Months later, I still replay the event over in my head, wishing with all my might that it could’ve happened differently. I think back, remembering every detail as clear as glass. I remember the exact moment when it all went wrong. And I wish it wasn’t so.
The National Swimming Championships. I had been training for years for this. The nerves that bubbled like acid in my stomach made so nervous I wanted to walk away and never look back. I wish that I had left when I had the chance. Of course, I didn’t.
On the poolside, I began my warm-up stretches. Across the pool I could see a rival club doing the same. Gazing across at all the members, one girl catches my eye immediately. She’s my age, I think, but so muscular that at first glance you would’ve thought she was a guy. She’s standing with her hands on her hips, and even across the seven lanes I can tell that she’s looking right at me. I freeze. She sneers, curling her lip in contempt, then turns away in obvious dismissal. I shiver, hoping very much that I won’t ever have to swim against her.
When my name is called for the 400m crawl, the nerves in my stomach have reached boiling point. It feels like there’s a nest of eels squirming in my belly. I walk unsteadily to the starting blocks. Everything feels like it’s in slow mo. I see the seven lanes, the lane ropes, the swimming officials with their stopwatches and clipboards. I see my team, gazing encouraging at me. I see my starting block in clear detail; I’m in lane three.
The other swimmers line up too, doing last minute checks to their goggles, their swimming hats, the straps of their costumes. I see their expressions: steely confidence and optimism. Then I see her and my heart stops.
That muscled girl is there, in lane five. Only two away from me. She smiles, but it’s not a friendly smile. It’s an “Do-you-honestly-think-you-can-win-against-me?” smile. I look away and shiver. I’ve never been more scared in my life.
The 400m crawl. Normally, this would be the easiest thing in the world. It’s only sixteen lengths, and crawl is my best stroke. But today I don’t feel right. As if, somehow, I know that I’m not going to do well.
The whistle shrieks shortly. The first signal. I climb up on my block and get ready. I hook my fingers on the front of block, place one foot at the front so my toes are over the edge, the other slightly further back. The ‘track-start’. I stand there, with my head down, waiting for the second signal. My mind won’t rest; it’s tumbling over itself, over and over. Doubts and worries won’t leave me alone, gnawing away at my confidence.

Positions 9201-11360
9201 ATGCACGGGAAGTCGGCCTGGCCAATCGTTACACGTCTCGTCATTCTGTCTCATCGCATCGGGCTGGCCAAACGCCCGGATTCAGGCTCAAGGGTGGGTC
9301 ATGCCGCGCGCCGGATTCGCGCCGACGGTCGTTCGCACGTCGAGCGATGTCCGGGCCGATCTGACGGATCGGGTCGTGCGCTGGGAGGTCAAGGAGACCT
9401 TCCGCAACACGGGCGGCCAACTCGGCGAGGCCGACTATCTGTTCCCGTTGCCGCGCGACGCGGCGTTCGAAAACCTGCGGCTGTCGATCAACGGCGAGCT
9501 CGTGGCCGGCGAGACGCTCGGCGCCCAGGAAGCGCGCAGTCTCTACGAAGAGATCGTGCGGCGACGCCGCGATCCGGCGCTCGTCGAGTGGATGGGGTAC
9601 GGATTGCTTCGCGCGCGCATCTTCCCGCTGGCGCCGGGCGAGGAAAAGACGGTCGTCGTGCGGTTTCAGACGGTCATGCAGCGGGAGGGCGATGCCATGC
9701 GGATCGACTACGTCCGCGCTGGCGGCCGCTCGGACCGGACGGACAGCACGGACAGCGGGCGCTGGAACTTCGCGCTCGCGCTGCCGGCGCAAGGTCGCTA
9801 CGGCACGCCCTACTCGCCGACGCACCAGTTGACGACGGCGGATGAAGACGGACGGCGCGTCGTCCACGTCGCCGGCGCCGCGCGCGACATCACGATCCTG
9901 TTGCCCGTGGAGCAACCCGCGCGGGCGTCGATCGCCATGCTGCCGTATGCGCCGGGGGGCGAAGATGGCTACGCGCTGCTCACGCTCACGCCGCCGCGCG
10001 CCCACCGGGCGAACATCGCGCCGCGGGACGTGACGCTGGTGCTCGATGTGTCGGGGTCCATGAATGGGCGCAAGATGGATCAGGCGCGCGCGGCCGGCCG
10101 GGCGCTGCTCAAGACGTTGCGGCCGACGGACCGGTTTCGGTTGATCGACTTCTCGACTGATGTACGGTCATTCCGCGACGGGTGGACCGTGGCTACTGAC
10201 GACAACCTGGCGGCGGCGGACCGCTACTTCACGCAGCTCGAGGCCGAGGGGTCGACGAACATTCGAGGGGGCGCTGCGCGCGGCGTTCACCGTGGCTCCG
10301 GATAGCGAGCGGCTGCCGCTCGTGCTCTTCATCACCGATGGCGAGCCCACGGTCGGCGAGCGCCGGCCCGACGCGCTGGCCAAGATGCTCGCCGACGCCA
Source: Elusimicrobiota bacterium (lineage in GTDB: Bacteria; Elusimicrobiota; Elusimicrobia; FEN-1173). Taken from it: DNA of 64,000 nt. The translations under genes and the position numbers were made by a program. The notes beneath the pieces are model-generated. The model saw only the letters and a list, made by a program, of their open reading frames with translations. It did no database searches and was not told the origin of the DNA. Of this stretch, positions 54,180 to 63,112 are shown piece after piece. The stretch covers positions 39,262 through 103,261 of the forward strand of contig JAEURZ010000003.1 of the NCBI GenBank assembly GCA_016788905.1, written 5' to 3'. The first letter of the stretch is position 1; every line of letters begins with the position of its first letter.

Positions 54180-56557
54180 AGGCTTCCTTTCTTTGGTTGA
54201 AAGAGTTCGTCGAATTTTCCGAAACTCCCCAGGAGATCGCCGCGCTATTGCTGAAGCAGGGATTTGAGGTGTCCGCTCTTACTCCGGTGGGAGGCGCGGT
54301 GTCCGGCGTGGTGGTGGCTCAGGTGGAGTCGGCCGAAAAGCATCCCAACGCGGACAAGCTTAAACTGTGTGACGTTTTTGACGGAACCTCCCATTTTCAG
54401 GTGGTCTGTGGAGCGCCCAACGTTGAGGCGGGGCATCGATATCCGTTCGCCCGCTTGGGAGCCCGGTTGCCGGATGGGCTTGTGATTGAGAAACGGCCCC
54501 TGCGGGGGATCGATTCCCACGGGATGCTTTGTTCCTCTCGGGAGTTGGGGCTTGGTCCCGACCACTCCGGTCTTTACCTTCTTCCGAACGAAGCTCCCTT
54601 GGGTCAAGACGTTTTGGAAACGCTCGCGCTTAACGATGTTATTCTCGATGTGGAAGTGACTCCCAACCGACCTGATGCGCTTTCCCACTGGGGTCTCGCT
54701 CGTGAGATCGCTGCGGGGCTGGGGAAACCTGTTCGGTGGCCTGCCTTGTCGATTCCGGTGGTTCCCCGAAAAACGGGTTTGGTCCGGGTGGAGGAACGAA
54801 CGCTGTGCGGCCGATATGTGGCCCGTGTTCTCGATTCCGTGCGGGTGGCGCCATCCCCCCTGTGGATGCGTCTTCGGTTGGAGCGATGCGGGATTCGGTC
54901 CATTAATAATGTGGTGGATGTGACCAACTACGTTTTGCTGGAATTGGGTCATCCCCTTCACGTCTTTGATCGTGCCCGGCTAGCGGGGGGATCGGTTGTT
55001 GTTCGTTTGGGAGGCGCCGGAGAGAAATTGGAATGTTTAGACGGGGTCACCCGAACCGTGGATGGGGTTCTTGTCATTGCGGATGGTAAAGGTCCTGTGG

The second signal comes: two words boom out across the speakers. “Get set.” Even after the words fade, I still feel them echoing around the pool. Echoing around the space in my head. Get set, get set, get set. A drumbeat, a rhythm, the same speed as my thundering heart. I breathe in-out-in-out-in-out, beginning to panic. I’m not ready. I can’t do this!
I can feel myself sliding… my grip on the block slipping. The plastic surface is wet from a thousand splashes from previous races and my feet can’t find any purchase on it. I slither forwards unstoppably, downwards, towards the water. In the last second before I fall I wish, with all my heart, for the third signal.
But it doesn’t come. And so, almost in slow motion, I slip forwards through the air into the water with a loud, resounding splash.
Of course, I knew what it meant. In a big competition like that, even small things like falling in too early have consequences. What I had done was called a false start. And in national competitions, a false start means automatic disqualification from all events.
I had forfeited everything in one moment of panic. Training for years just to let myself down at the very last hurdle. For months afterwards I obsessed over it, desperately wishing it could’ve been different. Wishing I hadn’t panicked. Wishing I had a second chance.
But it’s too late; the moment is long gone. I had lost… everything.